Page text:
It is helpful to recognise the difference between the definitions of apithology as a concept, the field of apithology research, and the discipline of apithology as a formal inquiry praxis.
For those needing a simple definition of the concept the formal reference is:
api·thol·o·gy (a pith l -j ) n. pl. api·thol·o·gia
1. The systemic study of the nature of wellness and its causes, processes, development, and consequences.
Source: Varey, W. (2008) Apithology: An emergent continuum. Aspects of Apithology: The Journal of Apithological Practice. 1(1) p.3.
This definition is merely the antonym of the definition of pathology. It does not define the field, only the counterpart concept to pathology.
A formal description of the field of apithology research is:
“The research field of apithology concerns the study of the systemic causes and effects of generativity and growth in living systems. It is the counterpart discipline to the field of pathology, which examines the systemic causes and effects of dissipation and decline in degenerative systems.” (p. 596)
Source: Varey, W. (2013). Apithological Inquiry: Learnings from an Ecological Aesthetic. Systems Research and Behavioral Science, 30(5), 596-606.
The praxis of apithological inquiry is also a formal research discipline and may be described as:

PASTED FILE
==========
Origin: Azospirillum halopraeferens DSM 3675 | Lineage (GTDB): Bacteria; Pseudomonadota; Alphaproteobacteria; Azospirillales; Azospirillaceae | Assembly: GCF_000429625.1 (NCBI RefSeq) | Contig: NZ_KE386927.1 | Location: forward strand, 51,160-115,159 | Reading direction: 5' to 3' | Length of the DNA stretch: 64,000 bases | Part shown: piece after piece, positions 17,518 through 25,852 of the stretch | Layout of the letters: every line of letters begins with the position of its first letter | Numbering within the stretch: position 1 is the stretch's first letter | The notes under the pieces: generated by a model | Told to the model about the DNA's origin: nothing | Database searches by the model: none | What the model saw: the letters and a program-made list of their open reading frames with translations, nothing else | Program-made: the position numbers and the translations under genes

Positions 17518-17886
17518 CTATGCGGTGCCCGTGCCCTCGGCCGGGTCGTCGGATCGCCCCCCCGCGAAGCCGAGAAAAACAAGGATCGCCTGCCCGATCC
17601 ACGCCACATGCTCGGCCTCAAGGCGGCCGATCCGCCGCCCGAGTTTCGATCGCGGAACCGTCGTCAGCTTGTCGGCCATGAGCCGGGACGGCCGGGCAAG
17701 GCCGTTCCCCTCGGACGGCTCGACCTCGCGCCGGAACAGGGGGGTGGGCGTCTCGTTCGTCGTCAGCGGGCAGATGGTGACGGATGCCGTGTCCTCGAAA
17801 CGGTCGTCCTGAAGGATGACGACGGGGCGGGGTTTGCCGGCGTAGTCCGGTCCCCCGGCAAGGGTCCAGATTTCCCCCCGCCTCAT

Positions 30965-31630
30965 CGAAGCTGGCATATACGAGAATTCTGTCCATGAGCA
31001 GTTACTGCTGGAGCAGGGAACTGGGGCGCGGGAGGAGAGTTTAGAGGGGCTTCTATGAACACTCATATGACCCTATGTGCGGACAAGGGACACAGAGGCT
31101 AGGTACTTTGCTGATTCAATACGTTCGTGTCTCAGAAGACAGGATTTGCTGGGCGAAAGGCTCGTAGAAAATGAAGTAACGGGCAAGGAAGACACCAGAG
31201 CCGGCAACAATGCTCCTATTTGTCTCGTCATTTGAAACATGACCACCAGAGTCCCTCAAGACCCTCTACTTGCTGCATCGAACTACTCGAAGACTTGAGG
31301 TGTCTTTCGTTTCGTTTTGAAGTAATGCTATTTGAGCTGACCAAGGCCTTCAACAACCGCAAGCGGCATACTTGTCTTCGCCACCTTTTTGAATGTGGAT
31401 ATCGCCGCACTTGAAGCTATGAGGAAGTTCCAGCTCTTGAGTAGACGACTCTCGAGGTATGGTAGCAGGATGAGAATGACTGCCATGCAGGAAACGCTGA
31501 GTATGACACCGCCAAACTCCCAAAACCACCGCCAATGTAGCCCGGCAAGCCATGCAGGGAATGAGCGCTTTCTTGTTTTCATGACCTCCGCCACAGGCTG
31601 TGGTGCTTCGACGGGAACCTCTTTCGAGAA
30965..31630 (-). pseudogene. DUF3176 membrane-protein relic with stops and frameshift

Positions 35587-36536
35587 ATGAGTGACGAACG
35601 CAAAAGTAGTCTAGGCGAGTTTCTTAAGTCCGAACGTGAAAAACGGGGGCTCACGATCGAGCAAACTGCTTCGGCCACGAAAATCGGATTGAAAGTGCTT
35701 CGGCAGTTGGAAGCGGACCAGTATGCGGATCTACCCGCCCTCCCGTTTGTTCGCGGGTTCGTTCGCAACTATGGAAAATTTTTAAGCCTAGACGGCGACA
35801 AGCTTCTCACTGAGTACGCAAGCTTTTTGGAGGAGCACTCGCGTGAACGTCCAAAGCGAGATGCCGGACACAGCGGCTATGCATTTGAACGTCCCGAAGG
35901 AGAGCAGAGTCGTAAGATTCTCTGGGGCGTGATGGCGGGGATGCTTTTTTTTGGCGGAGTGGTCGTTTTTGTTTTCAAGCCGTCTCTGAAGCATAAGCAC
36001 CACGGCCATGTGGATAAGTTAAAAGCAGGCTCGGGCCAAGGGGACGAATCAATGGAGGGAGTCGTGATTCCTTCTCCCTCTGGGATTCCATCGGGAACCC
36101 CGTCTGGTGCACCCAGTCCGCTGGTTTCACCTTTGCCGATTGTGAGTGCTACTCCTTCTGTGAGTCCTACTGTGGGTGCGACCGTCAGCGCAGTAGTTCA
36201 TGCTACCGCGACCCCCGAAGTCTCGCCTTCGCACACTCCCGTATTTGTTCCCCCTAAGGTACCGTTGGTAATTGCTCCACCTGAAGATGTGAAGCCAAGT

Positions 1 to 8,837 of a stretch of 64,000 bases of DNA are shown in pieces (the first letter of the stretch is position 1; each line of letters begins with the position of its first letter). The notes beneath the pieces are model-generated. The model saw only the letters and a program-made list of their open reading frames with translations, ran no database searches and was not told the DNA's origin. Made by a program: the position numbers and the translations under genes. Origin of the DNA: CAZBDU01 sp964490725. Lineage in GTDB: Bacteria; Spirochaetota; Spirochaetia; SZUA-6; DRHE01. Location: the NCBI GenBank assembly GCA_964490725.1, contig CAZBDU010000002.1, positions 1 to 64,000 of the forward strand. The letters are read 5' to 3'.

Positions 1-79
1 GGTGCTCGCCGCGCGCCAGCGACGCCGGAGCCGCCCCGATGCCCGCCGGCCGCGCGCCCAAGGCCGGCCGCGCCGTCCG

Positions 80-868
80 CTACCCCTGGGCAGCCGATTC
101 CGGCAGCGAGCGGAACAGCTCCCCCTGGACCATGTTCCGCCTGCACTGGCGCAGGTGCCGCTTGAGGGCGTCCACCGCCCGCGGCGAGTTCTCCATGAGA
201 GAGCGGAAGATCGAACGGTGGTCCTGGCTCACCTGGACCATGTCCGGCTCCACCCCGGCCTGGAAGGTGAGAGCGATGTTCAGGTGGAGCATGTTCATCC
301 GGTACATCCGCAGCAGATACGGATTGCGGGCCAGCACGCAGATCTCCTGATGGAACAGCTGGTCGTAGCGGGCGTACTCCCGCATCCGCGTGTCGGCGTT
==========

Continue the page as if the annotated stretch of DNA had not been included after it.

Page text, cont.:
“Apithology is the discipline that studies the generative causes of health and wellness in living systems.”
Source: Varey, W. (2008) Apithology: An emergent continuum. Aspects of Apithology: The Journal of Apithological Practice. 1(1) pp.1-7.
Footnote: Because apithology is the study of generative dynamics, the field itself is under continuous development. It is considered not particularly good apithology practice to propose definitive definitions for emergent processes. The reason for this is the phenomenon may have altered or moved on while our definition remains fixed. The desire for rigidity and certainty is not a useful function in apithology inquiry and observation. This is one reason why different definitions are used for the field of apithology as the field itself expands.
Interestingly, one early practice in formal apithology training is for practitioners to study their own definition of apithology – and then confirm which of 360 known categories of apithology conceptions it may fit within. This reveals important information about one’s own capacity for apithology inquiry and observation (and in particular, self-adopted categories of exclusion). For more information on this practice see: Aspects of Apithology,Vol.2.No.3.).